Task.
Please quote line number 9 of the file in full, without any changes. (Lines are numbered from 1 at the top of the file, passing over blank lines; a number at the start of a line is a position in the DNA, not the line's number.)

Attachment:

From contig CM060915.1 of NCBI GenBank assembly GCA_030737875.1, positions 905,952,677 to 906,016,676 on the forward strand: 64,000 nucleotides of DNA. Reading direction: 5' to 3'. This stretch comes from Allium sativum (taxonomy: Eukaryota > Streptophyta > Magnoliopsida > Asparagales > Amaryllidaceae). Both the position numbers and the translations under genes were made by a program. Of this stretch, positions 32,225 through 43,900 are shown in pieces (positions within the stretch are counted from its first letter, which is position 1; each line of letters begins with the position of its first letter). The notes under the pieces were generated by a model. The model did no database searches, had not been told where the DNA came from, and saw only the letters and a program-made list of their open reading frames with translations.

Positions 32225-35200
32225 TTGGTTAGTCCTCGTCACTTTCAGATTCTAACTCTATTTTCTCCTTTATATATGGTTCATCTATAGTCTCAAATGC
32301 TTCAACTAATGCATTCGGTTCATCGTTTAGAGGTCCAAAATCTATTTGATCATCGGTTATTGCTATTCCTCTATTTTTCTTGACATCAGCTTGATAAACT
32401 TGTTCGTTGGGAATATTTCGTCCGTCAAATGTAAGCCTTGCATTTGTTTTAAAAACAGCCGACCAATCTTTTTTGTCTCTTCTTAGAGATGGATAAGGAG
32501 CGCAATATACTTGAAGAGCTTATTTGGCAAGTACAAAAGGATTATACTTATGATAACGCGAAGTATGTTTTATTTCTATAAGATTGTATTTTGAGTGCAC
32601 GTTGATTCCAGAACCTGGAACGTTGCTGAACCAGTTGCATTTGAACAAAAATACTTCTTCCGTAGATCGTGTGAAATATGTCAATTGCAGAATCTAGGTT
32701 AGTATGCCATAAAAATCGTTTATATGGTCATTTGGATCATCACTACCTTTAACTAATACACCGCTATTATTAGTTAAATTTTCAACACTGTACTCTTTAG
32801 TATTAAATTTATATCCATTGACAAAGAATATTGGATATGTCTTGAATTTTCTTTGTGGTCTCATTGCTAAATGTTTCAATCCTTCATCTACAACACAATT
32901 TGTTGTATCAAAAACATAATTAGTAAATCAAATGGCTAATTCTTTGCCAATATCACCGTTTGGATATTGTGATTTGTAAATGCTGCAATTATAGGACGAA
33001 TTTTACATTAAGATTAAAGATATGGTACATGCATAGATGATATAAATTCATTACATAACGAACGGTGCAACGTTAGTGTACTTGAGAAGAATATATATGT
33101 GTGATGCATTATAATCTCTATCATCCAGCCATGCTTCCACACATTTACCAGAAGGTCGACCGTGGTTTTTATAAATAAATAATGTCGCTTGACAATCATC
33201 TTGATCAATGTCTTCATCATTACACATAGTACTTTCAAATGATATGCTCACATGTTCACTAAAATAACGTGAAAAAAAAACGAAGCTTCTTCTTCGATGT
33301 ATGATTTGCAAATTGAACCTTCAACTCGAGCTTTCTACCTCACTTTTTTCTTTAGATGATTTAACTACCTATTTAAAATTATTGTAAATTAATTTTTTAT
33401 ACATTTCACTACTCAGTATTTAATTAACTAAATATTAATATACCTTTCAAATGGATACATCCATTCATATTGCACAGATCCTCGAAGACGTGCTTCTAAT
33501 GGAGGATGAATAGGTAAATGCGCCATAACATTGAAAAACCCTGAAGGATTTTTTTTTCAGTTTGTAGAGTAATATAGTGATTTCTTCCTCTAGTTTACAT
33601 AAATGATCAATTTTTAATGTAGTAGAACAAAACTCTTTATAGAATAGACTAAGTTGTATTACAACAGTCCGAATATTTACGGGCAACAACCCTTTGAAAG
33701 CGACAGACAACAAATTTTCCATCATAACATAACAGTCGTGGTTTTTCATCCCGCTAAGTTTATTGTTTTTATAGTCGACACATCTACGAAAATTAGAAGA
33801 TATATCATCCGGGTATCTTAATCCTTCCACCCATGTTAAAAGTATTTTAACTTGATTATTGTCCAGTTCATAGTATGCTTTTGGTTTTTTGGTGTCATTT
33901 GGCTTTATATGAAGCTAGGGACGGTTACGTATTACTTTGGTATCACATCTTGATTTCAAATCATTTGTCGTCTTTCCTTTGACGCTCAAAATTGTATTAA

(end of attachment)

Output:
32801 TATTAAATTTATATCCATTGACAAAGAATATTGGATATGTCTTGAATTTTCTTTGTGGTCTCATTGCTAAATGTTTCAATCCTTCATCTACAACACAATT